Effects of rural status on health outcomes in pediatric liver transplantation: A single center analysis of 388 patients
Article first published online: 30 MAR 2011
© 2011 John Wiley & Sons A/S
Volume 15, Issue 3, pages 300–305, May 2011
How to Cite
Park, K. T., Nanda, P., Bensen, R., Strichartz, D., Esquivel, C. and Cox, K. (2011), Effects of rural status on health outcomes in pediatric liver transplantation: A single center analysis of 388 patients. Pediatric Transplantation, 15: 300–305. doi: 10.1111/j.1399-3046.2010.01452.x
- Issue published online: 15 APR 2011
- Article first published online: 30 MAR 2011
- Accepted for publication 8 November 2010
- pediatric liver transplantation;
- liver transplantation;
- access of care;
- outcomes study
Park KT, Nanda P, Bensen R, Strichartz D, Esquivel C, Cox K. Effects of rural status on health outcomes in pediatric liver transplantation: A single center analysis of 388 patients. Pediatr Transplantation 2011: 15: 300–305. © 2011 John Wiley & Sons A/S.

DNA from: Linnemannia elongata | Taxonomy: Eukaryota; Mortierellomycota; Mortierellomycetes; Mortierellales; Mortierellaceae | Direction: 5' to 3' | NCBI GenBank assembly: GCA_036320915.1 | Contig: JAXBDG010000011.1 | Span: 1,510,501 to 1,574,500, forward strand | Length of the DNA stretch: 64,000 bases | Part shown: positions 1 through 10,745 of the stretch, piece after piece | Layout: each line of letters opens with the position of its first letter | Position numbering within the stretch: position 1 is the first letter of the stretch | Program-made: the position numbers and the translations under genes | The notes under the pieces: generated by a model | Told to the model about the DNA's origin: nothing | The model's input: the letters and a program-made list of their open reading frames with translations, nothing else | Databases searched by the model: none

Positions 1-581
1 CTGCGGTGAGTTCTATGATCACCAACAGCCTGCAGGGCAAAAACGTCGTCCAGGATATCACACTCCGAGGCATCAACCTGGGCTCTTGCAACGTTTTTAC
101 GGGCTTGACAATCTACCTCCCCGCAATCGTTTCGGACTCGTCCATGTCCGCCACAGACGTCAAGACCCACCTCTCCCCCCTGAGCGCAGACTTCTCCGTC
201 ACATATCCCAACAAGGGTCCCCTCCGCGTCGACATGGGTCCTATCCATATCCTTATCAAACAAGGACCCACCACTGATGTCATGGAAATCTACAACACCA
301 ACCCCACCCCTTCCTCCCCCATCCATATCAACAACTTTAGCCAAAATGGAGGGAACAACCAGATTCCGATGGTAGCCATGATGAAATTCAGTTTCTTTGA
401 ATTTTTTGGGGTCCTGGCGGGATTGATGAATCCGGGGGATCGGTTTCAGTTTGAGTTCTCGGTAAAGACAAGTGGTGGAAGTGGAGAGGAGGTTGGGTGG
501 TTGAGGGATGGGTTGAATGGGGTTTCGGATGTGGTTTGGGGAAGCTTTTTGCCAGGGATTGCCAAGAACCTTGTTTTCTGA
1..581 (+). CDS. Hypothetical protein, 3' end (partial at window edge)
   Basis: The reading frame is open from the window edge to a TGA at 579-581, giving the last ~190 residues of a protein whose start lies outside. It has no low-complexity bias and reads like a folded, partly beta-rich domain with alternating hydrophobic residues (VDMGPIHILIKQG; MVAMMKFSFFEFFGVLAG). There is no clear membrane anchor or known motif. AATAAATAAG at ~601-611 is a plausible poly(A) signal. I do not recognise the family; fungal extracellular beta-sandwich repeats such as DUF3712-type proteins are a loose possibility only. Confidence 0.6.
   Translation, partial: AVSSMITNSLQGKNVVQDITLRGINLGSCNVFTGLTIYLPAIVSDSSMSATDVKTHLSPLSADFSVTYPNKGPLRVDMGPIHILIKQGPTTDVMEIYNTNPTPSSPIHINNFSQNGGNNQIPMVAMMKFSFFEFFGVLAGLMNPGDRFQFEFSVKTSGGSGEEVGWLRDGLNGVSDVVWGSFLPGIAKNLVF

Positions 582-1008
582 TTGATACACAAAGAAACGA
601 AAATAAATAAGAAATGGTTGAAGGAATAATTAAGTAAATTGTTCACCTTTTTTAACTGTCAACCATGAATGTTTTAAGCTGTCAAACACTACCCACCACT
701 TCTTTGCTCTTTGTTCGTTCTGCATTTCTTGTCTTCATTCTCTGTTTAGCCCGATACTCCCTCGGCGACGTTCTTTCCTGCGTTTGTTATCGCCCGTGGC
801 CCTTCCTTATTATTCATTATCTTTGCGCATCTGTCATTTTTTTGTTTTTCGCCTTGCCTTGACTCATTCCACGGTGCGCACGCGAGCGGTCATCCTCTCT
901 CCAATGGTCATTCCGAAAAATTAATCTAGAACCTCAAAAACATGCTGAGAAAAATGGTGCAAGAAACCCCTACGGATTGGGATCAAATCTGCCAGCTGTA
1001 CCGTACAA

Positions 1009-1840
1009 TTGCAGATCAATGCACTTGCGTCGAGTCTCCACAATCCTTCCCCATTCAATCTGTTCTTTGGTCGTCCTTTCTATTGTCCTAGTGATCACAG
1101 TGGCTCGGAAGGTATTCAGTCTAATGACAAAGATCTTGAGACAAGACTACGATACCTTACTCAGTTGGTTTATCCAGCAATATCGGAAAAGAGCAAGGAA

Abstract: Rural status of patients may impact health before and after pediatric LT. We used UI codes published by the USDA to stratify patients as urban or rural depending county residence. A total of 388 patients who had LT and who met criteria were included. Rejection, PTLD, and survival were used as primary outcome measures of post-LT health. UNOS Status 1 and PELD/MELD scores >20 were used as secondary outcome measures of poorer pre-LT health. Logistic regression models were run to determine associations. We did not find any statistically significant differences in pre- or post-LT outcomes with respect to rurality. Among rural patients, there was a general trend for decreased incidence of rejection (25.0% vs. 33.4%; OR 0.64, 95% CI 0.29–1.44), increased risk of PTLD (5.6% vs. 3.4%; OR 1.86, 95% CI 0.36–3.31), and decreased survival (OR 0.85, 95% CI 0.34–2.13) after LT. Rural patients also tended to be sicker at the time of LT than patients from urban areas, with increased proportion of Status 1 (OR 1.17, 95% CI 0.51–2.70) and PELD/MELD scores >20 (OR 1.20, 95% CI 0.59–2.45). From a single center experience, we conclude that rurality did not significantly affect health outcomes after LT, although a larger study may validate the general trends that rural patients may have decreased rejection, increased PTLD, and mortality, and be in poorer health at the time of LT.